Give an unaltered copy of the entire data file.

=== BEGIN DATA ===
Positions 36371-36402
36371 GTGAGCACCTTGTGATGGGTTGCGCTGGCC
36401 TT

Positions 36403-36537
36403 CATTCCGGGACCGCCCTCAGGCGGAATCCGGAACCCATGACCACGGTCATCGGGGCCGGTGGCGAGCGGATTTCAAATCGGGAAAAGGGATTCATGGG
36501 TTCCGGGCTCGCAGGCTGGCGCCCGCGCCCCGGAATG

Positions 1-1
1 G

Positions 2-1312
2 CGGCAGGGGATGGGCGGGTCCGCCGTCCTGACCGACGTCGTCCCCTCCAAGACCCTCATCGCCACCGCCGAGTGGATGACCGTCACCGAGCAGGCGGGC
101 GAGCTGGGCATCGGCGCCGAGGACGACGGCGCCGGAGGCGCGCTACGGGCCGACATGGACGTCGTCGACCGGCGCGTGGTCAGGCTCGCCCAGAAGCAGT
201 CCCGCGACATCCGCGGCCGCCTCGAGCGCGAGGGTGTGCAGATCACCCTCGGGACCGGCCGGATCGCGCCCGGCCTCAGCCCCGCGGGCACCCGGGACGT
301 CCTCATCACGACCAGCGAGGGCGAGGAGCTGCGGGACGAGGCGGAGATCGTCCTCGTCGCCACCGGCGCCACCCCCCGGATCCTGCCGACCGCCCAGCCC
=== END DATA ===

Positions 36371-36402
36371 GTGAGCACCTTGTGATGGGTTGCGCTGGCC
36401 TT

Positions 36403-36537
36403 CATTCCGGGACCGCCCTCAGGCGGAATCCGGAACCCATGACCACGGTCATCGGGGCCGGTGGCGAGCGGATTTCAAATCGGGAAAAGGGATTCATGGG
36501 TTCCGGGCTCGCAGGCTGGCGCCCGCGCCCCGGAATG

Positions 1-1
1 G

Positions 2-1312
2 CGGCAGGGGATGGGCGGGTCCGCCGTCCTGACCGACGTCGTCCCCTCCAAGACCCTCATCGCCACCGCCGAGTGGATGACCGTCACCGAGCAGGCGGGC
101 GAGCTGGGCATCGGCGCCGAGGACGACGGCGCCGGAGGCGCGCTACGGGCCGACATGGACGTCGTCGACCGGCGCGTGGTCAGGCTCGCCCAGAAGCAGT
201 CCCGCGACATCCGCGGCCGCCTCGAGCGCGAGGGTGTGCAGATCACCCTCGGGACCGGCCGGATCGCGCCCGGCCTCAGCCCCGCGGGCACCCGGGACGT
301 CCTCATCACGACCAGCGAGGGCGAGGAGCTGCGGGACGAGGCGGAGATCGTCCTCGTCGCCACCGGCGCCACCCCCCGGATCCTGCCGACCGCCCAGCCC